During his visit early this year, Paul Polman, Unilever's global CEO, took digs at the competition — read P&G — for lowering product quality. He also said HUL would look to doubling business in India. But an HUL board member says the aggression is to capture opportunities provided by the market. "There is a lot of pent-up demand," he says.
Advertising executives say that the Pantene-Dove war came from an effort to upgrade consumers to premium shampoos. "The volume markets, particularly in urban India, are saturated. This is being played out in the aggression," says an ad executive who manages P&G shampoo brands. Others such as Leo Burnett's national creative director K.V. Sridhar, who has spent decades working with both HUL and P&G brands, relates the aggression in HUL to war rhetoric. "When the generals are engaged in a war of words, then the troops stay alert," he says.
"There will be more aggression on several fronts in the days to come. The brief is to free up our arms," smiles another advertising executive, who works on Unilever brands. In the 1990s, HUL's (then HLL) flanker brand Wheel detergent, which played the role of a street-fighter and took on lower-priced players such as Nirma, was challenged by a local rival Fena through the Monopolies and Restrictive Trade Practices Commission (MRTPC) charging HUL's detergent Wheel contained no lemon — a charge that HUL admitted to. With the recent Tide case, where P&G was taken to court by HUL on the charge that P&G's Tide does not contain lemon and chandan — the court passed an order in favour of HUL. The wheel has literally come a full circle.
The other side of the trend is the emergence of several business intelligence and investigative service agencies who partner law firms in their bid to identify the guilty. Some of them, such as the Mumbai-based EIPR, are particularly involved with issues of brand counterfeiting and piracy, while others such as the Gurgaon-based Hill & Associates deal with business intelligence. "Trademark lawyers work along with investigation agencies," says Negi of Amarchand & Mangaldas. Salhotra agrees that there is an active support system, which is now building itself around brand disputes.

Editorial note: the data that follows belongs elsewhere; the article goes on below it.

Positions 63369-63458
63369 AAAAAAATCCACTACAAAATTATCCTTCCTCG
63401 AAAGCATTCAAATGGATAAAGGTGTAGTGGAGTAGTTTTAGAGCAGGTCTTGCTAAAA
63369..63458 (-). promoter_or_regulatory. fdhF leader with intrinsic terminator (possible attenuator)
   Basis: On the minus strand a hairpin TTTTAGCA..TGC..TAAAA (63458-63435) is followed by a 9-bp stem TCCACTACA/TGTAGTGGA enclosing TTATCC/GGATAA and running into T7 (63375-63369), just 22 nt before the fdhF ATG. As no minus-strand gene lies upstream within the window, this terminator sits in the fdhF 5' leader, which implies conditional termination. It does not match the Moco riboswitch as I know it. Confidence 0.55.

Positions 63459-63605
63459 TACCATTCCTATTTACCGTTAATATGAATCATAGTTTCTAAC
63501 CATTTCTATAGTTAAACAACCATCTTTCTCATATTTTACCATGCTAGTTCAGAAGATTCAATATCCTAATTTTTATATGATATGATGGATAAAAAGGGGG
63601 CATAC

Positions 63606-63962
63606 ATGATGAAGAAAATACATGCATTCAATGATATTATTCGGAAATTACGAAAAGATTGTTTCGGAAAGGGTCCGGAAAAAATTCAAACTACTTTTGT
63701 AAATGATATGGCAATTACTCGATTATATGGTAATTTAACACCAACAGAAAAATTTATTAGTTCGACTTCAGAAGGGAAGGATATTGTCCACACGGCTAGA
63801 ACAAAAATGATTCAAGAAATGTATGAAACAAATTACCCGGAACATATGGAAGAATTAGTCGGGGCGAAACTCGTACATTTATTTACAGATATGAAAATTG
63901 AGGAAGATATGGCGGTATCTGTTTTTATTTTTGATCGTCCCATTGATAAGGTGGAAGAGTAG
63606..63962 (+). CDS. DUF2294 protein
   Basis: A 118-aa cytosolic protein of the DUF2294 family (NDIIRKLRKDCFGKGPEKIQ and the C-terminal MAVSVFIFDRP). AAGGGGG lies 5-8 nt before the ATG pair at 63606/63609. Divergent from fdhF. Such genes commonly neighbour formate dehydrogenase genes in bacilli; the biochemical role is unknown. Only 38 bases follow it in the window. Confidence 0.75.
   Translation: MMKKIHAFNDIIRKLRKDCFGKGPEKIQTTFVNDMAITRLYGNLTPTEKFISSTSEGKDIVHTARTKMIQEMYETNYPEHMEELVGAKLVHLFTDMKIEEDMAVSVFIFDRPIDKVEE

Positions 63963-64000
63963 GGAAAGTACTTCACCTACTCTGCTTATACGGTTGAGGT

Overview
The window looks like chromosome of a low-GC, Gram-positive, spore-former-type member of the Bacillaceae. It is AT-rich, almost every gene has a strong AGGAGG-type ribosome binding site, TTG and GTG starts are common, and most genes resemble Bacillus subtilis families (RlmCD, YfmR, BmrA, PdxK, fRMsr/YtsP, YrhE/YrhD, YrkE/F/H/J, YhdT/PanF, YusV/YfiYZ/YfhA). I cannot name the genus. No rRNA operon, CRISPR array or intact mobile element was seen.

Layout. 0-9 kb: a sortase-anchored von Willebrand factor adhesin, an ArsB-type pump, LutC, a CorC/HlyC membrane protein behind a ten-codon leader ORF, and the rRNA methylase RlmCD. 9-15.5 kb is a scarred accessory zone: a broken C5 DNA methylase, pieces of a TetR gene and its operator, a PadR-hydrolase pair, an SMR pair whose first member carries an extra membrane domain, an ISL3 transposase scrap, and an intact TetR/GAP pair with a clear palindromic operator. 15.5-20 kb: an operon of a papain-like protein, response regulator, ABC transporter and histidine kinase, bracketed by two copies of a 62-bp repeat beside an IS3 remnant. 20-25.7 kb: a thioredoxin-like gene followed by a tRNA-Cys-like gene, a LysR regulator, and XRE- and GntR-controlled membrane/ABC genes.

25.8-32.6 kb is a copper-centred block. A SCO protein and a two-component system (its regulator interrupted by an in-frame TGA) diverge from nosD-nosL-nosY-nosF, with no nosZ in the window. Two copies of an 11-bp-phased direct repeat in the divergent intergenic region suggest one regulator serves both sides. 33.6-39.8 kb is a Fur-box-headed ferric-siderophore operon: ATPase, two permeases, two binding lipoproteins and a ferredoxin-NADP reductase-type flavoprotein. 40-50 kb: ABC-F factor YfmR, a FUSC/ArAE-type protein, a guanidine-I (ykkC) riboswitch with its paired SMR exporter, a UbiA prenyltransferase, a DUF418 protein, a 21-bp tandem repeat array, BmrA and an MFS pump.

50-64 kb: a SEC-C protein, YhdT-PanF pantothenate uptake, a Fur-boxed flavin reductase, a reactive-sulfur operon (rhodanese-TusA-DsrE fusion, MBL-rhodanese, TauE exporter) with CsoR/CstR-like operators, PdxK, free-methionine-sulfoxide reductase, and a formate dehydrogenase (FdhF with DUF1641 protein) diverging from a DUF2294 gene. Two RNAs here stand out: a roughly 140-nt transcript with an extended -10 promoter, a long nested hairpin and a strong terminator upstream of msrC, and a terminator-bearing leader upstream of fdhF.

Lawyers say companies are increasingly looking at asserting their brand power. "A lot more companies are realising the value that brands bring to the table," says Salhotra of LLS. A. Mahendran, managing director at GCPL concurs to the point. "There is a race for people to assert their brand identity," adds Negi.
However, that will be a very simplistic stance to take. One big reason why people are fiercely guarding their brand identities is that valuations of companies are increasingly placing a huge emphasis on brand value. As Lall herself told BW sometime ago, companies such as Sony have valued their trademark to be five times more valuable than their tangible assets.
Indian firms might be taking steps in bringing offenders to book, but there is still some way to go in recovering damages that arise from a dispute. Most firms seek legal recourse to only stop their rivals or the guilty from proceeding with whatever they are doing. "Most of them are tackling it only as a prestige issue. Damages are not yet the norm," says one lawyer. As an alternative to quantifying goodwill of the brand under contention — which itself could lead to another point of dispute — Salhotra recommends a remedy could be in asking for counter profits.
The bottom line of the debate is that brand disputes are here to stay. "They have always been around. It is only now that they are getting more widely noticed," says Negi. Considering that companies spend huge amounts trying to protect the value of their brands, it is very likely that you will soon hear about those pronounced guilty in a brand dispute paying through their nose. But that is another story altogether.